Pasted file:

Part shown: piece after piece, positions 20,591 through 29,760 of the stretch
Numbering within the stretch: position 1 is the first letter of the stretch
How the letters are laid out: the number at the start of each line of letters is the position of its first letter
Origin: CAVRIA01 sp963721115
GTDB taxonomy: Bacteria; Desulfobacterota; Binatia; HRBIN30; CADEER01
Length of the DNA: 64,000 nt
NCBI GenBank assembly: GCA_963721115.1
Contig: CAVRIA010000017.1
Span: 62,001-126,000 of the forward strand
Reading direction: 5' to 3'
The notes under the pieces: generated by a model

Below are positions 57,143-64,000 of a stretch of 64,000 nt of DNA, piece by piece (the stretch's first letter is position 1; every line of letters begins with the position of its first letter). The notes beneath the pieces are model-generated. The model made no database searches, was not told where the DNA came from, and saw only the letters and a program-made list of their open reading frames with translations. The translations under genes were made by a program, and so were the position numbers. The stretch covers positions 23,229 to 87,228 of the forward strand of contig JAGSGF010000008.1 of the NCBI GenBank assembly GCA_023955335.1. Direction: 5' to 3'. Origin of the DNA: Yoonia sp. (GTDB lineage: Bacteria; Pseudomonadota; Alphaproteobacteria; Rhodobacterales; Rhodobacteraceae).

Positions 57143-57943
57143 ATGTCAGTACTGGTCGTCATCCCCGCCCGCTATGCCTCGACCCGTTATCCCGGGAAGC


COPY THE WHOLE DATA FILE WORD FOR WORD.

Part shown: piece after piece, positions 20,591 through 29,760 of the stretch
Numbering within the stretch: position 1 is the first letter of the stretch
How the letters are laid out: the number at the start of each line of letters is the position of its first letter
Origin: CAVRIA01 sp963721115
GTDB taxonomy: Bacteria; Desulfobacterota; Binatia; HRBIN30; CADEER01
Length of the DNA: 64,000 nt
NCBI GenBank assembly: GCA_963721115.1
Contig: CAVRIA010000017.1
Span: 62,001-126,000 of the forward strand
Reading direction: 5' to 3'
The notes under the pieces: generated by a model

Below are positions 57,143-64,000 of a stretch of 64,000 nt of DNA, piece by piece (the stretch's first letter is position 1; every line of letters begins with the position of its first letter). The notes beneath the pieces are model-generated. The model made no database searches, was not told where the DNA came from, and saw only the letters and a program-made list of their open reading frames with translations. The translations under genes were made by a program, and so were the position numbers. The stretch covers positions 23,229 to 87,228 of the forward strand of contig JAGSGF010000008.1 of the NCBI GenBank assembly GCA_023955335.1. Direction: 5' to 3'. Origin of the DNA: Yoonia sp. (GTDB lineage: Bacteria; Pseudomonadota; Alphaproteobacteria; Rhodobacterales; Rhodobacteraceae).

Positions 57143-57943
57143 ATGTCAGTACTGGTCGTCATCCCCGCCCGCTATGCCTCGACCCGTTATCCCGGGAAGC